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Can I put another side. I'm watching my mother die with late stages of dementia. Double incontinent. Can't move. Can't speak. Barely opens eyes. Has to be spoon fed etc etc. If that was an animal I would be prosecuted for cruelty! PTS is hard but in so many cases so kind. The pain just goes to a long sleep. Sadly my mother, and I, linger on x
So sorry you are having to see that must be so hard!

My non horsey hubby came up, he doesn’t understand how serious colic is and why she shouldn’t have the operation and we would do it for a person! But we are lucky we can do it for animals and they don’t suffer on x
 

whizzer

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14 February 2009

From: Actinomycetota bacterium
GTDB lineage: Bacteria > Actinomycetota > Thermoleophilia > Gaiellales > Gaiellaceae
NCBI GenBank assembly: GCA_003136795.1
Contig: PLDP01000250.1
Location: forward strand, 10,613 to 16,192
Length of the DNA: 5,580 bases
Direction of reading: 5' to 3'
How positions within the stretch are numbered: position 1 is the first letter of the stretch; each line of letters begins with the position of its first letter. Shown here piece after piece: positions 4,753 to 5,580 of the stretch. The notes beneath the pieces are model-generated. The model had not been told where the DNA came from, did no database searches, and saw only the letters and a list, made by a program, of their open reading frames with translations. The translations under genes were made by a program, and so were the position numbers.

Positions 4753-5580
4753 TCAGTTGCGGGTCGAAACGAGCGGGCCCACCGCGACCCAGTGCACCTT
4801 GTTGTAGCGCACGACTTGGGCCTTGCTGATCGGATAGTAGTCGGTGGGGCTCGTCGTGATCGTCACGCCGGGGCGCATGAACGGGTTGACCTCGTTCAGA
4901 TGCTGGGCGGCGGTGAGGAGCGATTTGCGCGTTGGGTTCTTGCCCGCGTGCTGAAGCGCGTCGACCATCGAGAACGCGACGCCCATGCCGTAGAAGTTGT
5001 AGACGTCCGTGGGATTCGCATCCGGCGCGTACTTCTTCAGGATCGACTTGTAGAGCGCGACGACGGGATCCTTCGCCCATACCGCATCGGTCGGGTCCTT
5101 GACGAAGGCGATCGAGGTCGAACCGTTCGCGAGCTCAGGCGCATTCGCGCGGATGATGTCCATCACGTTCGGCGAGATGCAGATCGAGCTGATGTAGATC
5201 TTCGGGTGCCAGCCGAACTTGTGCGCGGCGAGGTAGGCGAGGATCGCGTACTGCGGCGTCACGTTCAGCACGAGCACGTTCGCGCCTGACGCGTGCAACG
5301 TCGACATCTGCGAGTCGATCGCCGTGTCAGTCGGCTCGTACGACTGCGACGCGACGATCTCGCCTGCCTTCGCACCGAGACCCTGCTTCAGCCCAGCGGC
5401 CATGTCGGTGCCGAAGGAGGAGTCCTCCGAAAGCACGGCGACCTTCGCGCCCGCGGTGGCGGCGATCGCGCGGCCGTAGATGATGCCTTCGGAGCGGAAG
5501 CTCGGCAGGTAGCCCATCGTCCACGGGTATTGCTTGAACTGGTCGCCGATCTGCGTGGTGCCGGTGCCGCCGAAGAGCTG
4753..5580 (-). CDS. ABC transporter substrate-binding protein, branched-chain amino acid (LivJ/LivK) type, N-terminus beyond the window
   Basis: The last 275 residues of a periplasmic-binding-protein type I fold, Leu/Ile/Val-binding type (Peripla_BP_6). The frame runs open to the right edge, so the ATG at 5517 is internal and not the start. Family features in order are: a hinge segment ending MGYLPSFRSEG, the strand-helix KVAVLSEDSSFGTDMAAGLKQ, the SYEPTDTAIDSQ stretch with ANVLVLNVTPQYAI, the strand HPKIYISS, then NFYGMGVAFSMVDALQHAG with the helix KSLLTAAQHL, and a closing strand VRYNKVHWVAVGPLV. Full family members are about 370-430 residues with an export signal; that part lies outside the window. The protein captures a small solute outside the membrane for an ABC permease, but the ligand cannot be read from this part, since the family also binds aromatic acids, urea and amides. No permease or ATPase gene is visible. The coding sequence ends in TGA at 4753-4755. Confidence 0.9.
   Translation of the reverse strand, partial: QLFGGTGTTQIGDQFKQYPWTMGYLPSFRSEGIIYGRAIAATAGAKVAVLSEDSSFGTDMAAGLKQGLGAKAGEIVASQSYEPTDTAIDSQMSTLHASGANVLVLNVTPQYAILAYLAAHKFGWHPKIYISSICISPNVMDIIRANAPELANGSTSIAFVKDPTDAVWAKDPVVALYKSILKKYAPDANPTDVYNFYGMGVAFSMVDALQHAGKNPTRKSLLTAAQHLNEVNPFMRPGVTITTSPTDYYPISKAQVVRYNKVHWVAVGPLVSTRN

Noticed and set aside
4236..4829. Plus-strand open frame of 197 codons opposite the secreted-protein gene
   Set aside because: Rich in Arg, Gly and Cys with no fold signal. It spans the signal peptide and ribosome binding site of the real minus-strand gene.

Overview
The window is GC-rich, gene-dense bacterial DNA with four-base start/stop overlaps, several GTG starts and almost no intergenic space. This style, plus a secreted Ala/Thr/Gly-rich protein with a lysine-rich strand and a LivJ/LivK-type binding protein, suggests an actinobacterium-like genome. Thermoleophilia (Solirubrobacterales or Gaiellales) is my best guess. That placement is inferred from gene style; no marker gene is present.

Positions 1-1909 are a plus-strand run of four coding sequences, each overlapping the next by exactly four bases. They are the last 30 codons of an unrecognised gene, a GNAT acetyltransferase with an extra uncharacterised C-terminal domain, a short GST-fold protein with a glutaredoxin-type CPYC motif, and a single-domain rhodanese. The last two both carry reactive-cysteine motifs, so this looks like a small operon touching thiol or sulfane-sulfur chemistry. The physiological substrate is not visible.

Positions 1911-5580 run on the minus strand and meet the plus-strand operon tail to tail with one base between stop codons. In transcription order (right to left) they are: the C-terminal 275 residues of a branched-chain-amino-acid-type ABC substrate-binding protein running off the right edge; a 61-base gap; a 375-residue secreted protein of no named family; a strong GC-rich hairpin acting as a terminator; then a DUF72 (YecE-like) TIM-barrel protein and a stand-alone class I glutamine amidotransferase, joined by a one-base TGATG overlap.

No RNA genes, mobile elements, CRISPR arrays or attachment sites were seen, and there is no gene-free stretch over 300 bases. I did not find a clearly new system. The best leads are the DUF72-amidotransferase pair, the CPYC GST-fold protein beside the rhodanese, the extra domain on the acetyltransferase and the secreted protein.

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I went through this a year ago,had rehomed my mare as broodmare as was unrideable then 3 days after she went found my old boy with colic. Went from 2 to no horses in 3 days! Mine was too bad to even contemplate travelling him but I wouldn’t have put him through surgery anyway. Took me ages to get over it but I just kept reminding myself he’d had a great life,never wanted for anything & went at home with me by his side. I got a crazy rescue dog shortly after which occupied me,then I got the chance to buy a wonderful mare that I’d been riding for someone. It does get better with time,it felt strange this winter without him as he was high maintenance & hard work in the winter whilst the new mare is totally different. I had a lovely portrait done of him plus a canvas of a nice photo that I had got.